a movable hook-setting post located forward of the leading end of said base assembly, and adapted for temporarily engaging the proximal end of said hook assembly in the loaded condition adjacent the hook-side surface of said base assembly;
a fixed retention member loaded adjacent the trailing end of said base assembly, and adapted for cooperating with said hook-setting post to temporarily hold said hook assembly in the loaded condition adjacent the hook-side surface of said base assembly; and
a pivoted actuation lever connected to said base assembly on the lever-side surface and to said hook-setting post, said actuation lever extending rearwardly adjacent the lever-side surface of said base assembly towards the trailing end, and said actuation lever pivoting about a fulcrum to disengage said hook-setting post from said proximal end of said hook assembly when actuated, whereby said hook assembly moves in a rearward linear direction relative to said base assembly from the loaded condition to the released condition, such that when the flexible fishing line is attached to the proximal end of said hook assembly, the flexible fishing line is carried rearwardly through the leading end of said base assembly upon movement of said hook assembly from the loaded condition to the released condition.
2. An artificial fishing lure according to claim 1, wherein said hook assembly defines an eye at said proximal end thereof for receiving the free end of fishing line.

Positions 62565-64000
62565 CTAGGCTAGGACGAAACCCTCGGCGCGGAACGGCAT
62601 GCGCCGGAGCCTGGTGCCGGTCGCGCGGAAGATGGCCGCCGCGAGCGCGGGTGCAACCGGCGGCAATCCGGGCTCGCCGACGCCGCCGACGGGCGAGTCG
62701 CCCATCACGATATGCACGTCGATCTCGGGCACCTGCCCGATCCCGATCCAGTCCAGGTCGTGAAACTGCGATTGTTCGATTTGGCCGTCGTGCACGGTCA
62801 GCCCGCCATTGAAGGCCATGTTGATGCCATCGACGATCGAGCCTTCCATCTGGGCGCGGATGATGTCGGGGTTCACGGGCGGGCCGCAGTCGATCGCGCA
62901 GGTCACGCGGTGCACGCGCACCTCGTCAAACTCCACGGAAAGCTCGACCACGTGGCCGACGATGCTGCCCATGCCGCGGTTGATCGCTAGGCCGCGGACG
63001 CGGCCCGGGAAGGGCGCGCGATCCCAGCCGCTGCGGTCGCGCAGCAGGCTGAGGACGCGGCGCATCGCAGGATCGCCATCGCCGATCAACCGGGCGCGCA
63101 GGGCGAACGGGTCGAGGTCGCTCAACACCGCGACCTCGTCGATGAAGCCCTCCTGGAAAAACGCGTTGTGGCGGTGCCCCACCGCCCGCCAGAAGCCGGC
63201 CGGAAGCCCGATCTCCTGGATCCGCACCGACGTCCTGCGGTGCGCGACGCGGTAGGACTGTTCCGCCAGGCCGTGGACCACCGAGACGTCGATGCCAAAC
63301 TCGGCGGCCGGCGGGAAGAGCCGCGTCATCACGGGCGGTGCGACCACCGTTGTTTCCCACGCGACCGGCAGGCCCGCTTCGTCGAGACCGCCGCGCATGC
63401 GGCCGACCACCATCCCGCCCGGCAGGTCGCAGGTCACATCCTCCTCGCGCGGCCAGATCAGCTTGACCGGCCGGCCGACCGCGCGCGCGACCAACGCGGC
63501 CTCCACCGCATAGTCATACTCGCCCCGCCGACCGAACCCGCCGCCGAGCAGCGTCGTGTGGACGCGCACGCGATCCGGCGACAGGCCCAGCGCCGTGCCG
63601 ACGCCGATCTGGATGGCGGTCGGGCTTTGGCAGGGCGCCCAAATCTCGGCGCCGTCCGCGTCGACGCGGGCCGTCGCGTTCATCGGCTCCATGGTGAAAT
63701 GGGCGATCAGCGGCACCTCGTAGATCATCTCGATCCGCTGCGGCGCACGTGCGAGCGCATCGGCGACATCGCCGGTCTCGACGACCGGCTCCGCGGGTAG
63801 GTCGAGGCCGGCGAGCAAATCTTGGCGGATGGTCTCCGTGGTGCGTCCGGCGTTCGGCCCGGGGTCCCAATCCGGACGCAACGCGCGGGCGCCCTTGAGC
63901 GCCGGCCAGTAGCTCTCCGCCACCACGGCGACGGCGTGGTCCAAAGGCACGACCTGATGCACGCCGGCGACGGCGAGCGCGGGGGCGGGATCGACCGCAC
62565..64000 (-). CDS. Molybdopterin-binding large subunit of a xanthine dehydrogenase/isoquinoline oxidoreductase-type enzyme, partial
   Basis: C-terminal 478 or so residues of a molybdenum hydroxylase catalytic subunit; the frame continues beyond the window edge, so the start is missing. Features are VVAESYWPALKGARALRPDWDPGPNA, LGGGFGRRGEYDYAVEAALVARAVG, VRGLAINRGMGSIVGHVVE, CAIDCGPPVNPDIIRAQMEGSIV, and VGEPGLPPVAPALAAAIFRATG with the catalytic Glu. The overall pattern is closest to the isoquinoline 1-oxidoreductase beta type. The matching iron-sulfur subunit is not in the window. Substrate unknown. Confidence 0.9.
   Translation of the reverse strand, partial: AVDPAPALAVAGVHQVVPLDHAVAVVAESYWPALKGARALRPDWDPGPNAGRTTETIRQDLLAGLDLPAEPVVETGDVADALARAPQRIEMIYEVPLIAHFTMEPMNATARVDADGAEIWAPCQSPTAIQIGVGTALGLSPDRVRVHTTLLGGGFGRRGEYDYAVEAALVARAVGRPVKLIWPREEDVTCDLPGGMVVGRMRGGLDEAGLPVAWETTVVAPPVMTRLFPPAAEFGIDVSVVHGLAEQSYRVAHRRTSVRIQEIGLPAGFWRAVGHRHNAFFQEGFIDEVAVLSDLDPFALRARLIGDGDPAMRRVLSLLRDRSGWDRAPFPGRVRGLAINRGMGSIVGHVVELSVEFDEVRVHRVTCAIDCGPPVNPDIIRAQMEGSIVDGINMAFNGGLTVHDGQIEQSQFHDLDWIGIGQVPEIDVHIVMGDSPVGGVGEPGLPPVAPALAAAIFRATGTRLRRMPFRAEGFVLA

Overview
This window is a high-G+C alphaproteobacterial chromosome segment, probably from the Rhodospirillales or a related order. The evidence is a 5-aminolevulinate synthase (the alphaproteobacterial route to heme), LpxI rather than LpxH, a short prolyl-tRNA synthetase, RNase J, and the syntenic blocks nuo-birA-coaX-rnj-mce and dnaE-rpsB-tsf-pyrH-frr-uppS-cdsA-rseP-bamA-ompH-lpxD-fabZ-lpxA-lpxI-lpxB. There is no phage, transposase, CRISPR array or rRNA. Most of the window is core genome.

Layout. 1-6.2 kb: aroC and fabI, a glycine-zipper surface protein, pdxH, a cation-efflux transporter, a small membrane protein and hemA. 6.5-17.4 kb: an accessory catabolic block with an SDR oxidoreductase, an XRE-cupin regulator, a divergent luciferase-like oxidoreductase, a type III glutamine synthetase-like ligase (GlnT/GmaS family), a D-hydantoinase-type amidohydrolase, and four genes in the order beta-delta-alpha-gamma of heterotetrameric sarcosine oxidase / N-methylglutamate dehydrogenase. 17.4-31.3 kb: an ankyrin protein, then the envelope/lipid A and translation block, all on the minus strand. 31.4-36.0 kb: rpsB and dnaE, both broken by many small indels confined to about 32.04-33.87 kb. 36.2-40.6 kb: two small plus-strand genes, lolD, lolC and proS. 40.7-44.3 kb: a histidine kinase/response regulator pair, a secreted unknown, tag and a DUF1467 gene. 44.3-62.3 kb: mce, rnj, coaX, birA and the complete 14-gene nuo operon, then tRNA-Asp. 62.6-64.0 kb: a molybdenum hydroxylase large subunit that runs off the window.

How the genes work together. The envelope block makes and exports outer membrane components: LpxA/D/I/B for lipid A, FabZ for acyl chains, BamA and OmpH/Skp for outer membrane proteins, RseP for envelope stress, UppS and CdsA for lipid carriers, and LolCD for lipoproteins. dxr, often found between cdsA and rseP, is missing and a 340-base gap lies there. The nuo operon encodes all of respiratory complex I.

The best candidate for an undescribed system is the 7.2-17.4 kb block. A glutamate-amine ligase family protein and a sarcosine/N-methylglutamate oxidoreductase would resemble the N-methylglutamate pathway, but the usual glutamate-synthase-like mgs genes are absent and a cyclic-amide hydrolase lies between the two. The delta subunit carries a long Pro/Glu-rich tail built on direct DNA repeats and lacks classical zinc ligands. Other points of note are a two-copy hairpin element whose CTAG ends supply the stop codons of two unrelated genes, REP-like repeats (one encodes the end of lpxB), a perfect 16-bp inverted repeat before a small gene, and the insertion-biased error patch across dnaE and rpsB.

3. An artificial fishing lure according to claim 1, wherein said substantially planar base assembly comprises a substantially planar body defining opposing outwardly flared wings designed for guarding the points at the distal end of said hook assembly in the loaded condition.
4. An artificial fishing lure according to claim 1, wherein said pivoted actuation lever comprises a line-guiding head integrally formed with said actuation lever.
5. An artificial fishing lure according to claim 4, wherein said line-guiding head defines a through-bore for receiving the free end of fishing line.
6. An artificial fishing lure according to claim 1, wherein said substantially planar base assembly comprises an elongated bait-attaching tail.
7. An artificial fishing lure according to claim 1, wherein said retention member comprises a retention bridge defining an underpassage through which said hook assembly extends.
8. An artificial fishing lure according to claim 7, said substantially planar base assembly comprises a hook stop located rearward of said retention bridge, and adapted for limiting rearward movement of said hook assembly from the loaded condition to the released condition.
9. An artificial fishing lure according to claim 7, wherein said pivoted actuation lever extends rearwardly from said hook-setting post.
Description